Other variants of chicharon the Philippines have are chicharon manok, made from chicken skin and chicharon bulaklak, made from the lining of the stomach and other organs.


Unhealthy but delicious, you can have chicharon in small amounts at a time. Easier said than done though since it’s so good.





©Photo by Joey Parson on Flickr


It’s no surprise that a country in the tropics loves halo-halo. Halo-Halo is an iconic dish primarily made with shaved ice. The name literally translates to “mix-mix” in English and that should give some idea on what it is.


Made from shaved ice, coconut milk, and monggo beans, the halo-halo is also pretty open to other ingredients such as sago, pinipig, nata de coco, macapuno, leche flan, etc. While you may not know these ingredients, trust that every bite of halo-halo is different yet tastes refreshing—perfect for those hot, tropical days.





©Photo from Budbud – Gourmet Suman’s official Facebook page


Filipinos love rice so much we put it in a dessert. While there are many rice desserts in the Philippines, suman is one of the must-try desserts. The rice is cooked in coconut milk and then wrapped in banana leaves. After, it’s steamed to further cook the rice, leaving it sticky and yummy. Depending on your preferences, Suman can be served with a side of sugar or with latik, which are toasted coconut milk crumbs.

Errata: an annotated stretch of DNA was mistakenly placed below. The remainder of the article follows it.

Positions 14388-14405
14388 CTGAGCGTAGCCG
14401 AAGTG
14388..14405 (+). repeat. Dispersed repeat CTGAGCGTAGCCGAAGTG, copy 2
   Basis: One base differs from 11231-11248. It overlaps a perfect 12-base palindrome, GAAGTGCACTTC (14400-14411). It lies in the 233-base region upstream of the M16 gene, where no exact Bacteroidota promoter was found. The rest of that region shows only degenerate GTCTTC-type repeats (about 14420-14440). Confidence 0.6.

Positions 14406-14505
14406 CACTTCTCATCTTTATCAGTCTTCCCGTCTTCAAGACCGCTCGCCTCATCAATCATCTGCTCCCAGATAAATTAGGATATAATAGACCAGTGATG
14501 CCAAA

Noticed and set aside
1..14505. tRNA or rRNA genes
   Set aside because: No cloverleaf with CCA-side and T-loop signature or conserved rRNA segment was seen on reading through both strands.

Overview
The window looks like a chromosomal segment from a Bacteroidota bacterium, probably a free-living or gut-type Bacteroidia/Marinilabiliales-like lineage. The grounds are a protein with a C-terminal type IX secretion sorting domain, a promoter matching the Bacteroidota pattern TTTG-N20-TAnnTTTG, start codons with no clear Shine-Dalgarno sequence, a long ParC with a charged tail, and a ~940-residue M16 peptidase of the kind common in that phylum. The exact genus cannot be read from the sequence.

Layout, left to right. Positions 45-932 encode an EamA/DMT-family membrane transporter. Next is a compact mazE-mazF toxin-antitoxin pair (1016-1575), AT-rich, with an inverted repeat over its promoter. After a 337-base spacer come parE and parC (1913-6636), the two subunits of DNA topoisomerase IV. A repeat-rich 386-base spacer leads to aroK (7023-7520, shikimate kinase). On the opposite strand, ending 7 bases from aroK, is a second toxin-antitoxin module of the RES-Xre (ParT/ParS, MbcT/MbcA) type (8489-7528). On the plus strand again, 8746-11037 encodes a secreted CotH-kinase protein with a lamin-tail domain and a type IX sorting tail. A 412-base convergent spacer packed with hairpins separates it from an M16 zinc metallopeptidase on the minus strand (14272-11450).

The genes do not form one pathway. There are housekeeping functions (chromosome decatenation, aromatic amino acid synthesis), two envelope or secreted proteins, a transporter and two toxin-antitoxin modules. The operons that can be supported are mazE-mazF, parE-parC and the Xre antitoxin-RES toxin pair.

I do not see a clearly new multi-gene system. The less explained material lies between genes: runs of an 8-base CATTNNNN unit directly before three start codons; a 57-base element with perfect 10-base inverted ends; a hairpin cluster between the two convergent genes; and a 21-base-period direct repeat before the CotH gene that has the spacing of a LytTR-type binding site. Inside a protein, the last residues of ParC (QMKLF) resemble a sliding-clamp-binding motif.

It’s More Fun In The Philippines

Filipino Food on Display

©Photo by Kerslyn on Flickr


The Philippine has lots to offer, from the bustling city like Manila to stunning Philippine beaches everything in between. A truly beautiful place to live in and to visit. Others may say the country’s cuisine lags behind other South-East Asian countries, there is no denying that when it comes to fusing the East and the West, the Philippines has a solid claim to be number one.


Next time you visit the Philippines, or any other country for that matter, always try their food. It is the perfect way to strike a conversation and bond with the locals thus helping you learn about the place they live in, in this case, the Philippines and Filipino food.


Remember this quote from Anthony Bourdain, “If I’m an advocate for anything, it’s to move. As far as you can, as much as you can. Across the ocean, or simply across the river. Walk-in someone else’s shoes or at least eat their food. It’s a plus for everybody.”


Have you tried any of these dishes and delicacies? Let us know in the comment down below!